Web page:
Post-repair inspection study reveals 90% totaled, half with unrepaired structural damage

Feb. 23, 2024
OEM repair procedures not being followed, missing ADAS calibrations, and lack of quality control were common.

If you spend any time on social media in collision repair discussions, you’ve probably seen the results of post-repair inspections uncovering sins by unscrupulous repairers: panel gaps one can see daylight through. Unaddressed weld burns or missing corrosion protection. Buckles remaining in frame rails. Some of the flaws are visible with the naked eye; some require some sleuthing with a borescope. But how serious are some of the flaws in these vehicles that prompted those inspections?

With much talk in the industry about substandard repairs and the post-repair inspections that uncover them, the Collision Industry Conference’s Industry Relations: OEM-Repairer Committee conducted a survey on them to gain some insight on the topic. Committee members revealed the results of that study at the Collision Industry Conference Jan. 17 in Palm Springs, California. What it found in an examination of 26 post-repair inspections was that 90% of those vehicles were deemed a total loss as a result of those inspections, and half of them had structural damage that had not been addressed.

“Anyone can have a bad day,” said Liz Stein, OEC national account manager. “But that poor repair experience can have multiple negative consequences, not only for the consumer, but for every other stakeholders in the business. So, we wanted to look at some case studies to be able to quantify how prevalent this is.”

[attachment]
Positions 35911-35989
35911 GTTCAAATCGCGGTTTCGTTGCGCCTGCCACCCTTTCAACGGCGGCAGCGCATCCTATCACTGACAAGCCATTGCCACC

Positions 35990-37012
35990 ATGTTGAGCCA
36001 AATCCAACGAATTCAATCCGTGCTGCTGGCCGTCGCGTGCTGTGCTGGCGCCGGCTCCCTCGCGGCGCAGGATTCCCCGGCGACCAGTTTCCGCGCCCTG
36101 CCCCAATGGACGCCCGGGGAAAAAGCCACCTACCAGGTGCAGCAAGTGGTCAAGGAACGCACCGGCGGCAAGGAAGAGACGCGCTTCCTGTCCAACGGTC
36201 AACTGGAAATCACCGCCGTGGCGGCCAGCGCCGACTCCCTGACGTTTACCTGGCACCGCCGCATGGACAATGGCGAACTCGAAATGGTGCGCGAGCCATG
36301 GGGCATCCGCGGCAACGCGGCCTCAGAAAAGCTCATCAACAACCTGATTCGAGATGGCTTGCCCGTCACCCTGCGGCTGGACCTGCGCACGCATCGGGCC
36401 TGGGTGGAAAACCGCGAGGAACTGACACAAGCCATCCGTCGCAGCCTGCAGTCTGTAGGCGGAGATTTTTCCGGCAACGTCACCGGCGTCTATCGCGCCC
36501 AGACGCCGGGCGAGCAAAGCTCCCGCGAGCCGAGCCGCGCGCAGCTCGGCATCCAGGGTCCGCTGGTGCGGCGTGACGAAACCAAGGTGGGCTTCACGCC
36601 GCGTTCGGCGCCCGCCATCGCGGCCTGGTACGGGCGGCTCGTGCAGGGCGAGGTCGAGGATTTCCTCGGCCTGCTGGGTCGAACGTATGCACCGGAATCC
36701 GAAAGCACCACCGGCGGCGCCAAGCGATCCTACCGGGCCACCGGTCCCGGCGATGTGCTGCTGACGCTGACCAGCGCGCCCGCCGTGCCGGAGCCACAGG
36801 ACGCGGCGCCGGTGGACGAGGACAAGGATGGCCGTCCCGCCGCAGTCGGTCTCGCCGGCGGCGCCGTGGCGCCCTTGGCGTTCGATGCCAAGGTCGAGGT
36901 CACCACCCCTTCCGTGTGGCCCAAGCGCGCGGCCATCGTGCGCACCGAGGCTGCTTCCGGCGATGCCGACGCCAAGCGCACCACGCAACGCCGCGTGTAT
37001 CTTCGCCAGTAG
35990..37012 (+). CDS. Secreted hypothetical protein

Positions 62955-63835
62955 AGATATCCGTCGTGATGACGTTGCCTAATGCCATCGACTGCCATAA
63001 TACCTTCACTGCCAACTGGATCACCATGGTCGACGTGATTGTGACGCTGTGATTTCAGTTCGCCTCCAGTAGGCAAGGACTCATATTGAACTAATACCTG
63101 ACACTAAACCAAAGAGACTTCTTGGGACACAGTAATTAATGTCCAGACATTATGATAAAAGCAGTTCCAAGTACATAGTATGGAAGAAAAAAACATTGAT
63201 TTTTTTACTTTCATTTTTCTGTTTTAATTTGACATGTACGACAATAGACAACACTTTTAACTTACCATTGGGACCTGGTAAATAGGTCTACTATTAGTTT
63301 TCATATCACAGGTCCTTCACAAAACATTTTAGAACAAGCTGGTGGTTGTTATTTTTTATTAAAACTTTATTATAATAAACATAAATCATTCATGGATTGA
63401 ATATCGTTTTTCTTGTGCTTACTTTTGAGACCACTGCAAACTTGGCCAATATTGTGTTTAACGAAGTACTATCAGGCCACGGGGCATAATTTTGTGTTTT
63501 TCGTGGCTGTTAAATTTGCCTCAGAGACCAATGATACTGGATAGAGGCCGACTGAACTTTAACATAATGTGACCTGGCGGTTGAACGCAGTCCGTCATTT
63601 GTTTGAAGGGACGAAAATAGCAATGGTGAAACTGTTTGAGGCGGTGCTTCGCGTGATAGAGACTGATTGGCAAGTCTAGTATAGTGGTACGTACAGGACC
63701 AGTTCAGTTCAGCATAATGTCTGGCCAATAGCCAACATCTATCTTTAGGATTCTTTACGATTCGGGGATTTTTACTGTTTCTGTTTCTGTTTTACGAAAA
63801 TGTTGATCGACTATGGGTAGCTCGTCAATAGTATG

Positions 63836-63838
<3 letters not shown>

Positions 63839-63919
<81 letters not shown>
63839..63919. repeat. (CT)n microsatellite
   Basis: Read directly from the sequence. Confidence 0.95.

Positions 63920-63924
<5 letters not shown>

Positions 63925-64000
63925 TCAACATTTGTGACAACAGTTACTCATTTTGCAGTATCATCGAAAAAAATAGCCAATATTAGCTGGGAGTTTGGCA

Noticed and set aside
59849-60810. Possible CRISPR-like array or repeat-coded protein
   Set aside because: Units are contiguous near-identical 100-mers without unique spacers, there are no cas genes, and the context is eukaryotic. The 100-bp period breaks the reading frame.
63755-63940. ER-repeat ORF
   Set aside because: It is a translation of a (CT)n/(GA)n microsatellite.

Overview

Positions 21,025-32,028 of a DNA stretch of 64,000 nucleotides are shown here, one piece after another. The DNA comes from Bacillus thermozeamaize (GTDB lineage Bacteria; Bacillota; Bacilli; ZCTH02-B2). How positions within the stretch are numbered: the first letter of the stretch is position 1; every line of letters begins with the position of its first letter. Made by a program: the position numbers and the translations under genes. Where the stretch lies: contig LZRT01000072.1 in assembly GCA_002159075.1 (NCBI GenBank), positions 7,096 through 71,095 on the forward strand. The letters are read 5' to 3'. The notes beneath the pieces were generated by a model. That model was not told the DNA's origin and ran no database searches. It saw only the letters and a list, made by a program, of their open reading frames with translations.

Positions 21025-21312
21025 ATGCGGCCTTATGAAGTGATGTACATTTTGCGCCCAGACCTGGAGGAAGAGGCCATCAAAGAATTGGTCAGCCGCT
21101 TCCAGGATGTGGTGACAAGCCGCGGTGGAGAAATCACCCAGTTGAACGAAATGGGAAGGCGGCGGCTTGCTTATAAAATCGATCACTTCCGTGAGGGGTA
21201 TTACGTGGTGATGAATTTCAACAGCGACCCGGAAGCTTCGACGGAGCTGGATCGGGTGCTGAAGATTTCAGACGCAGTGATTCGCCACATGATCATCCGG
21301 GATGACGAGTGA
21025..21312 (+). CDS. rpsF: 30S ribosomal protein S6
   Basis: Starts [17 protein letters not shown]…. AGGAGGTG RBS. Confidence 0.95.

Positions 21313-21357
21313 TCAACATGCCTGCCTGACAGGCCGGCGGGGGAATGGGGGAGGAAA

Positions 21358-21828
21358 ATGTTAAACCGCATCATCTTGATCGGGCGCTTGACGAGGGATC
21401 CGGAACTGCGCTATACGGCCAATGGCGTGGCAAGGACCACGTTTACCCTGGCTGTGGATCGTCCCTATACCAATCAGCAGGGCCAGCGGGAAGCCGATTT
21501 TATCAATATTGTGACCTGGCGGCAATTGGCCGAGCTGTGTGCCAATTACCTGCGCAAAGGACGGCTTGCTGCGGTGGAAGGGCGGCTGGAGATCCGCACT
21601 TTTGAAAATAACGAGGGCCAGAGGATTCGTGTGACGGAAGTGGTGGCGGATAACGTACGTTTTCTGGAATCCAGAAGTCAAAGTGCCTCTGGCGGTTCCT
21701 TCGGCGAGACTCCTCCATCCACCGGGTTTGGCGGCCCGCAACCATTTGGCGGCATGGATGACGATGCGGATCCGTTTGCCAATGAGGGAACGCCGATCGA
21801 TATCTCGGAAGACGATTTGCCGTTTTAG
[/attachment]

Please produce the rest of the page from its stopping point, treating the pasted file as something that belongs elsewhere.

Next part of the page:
Daniel Rosenberg, BASF OEM strategic account manager and who helped compile the study, said the vehicles are “classic examples of what’s going on in the industry when these examples come up.”

What the committee found was the post-repair inspections were typically prompted by the vehicle owner noticing fit and finish problems, said Ron Reichen, president of Precision Body & Paint, Beaverton, Oregon, who noted the data came from collision repair shops or companies that specialize in post-repair inspections.

“What is the first thing they see? Obviously, it's going to be inclusions in the paint, paint color match, and things of that nature, because that's what they see. They don't see underneath the onion, so to speak. And then that's what starts the process.”

Repairers following a blueprint, OEM repair procedures, and a defined process throughout the damage analysis can help provide accountability and a predictably favorable outcome, he advised.

“Once the consumer sees the paint flaws, that raises red flags. Maybe it's a panel adjustment: they opened the door and there's a creak because there’s a panel misalignment between where the fender intersect. But there's something that prompted that client to say, ‘I have concerns about this, I don't have confidence with the repair facility, so I'm taking it to another facility.”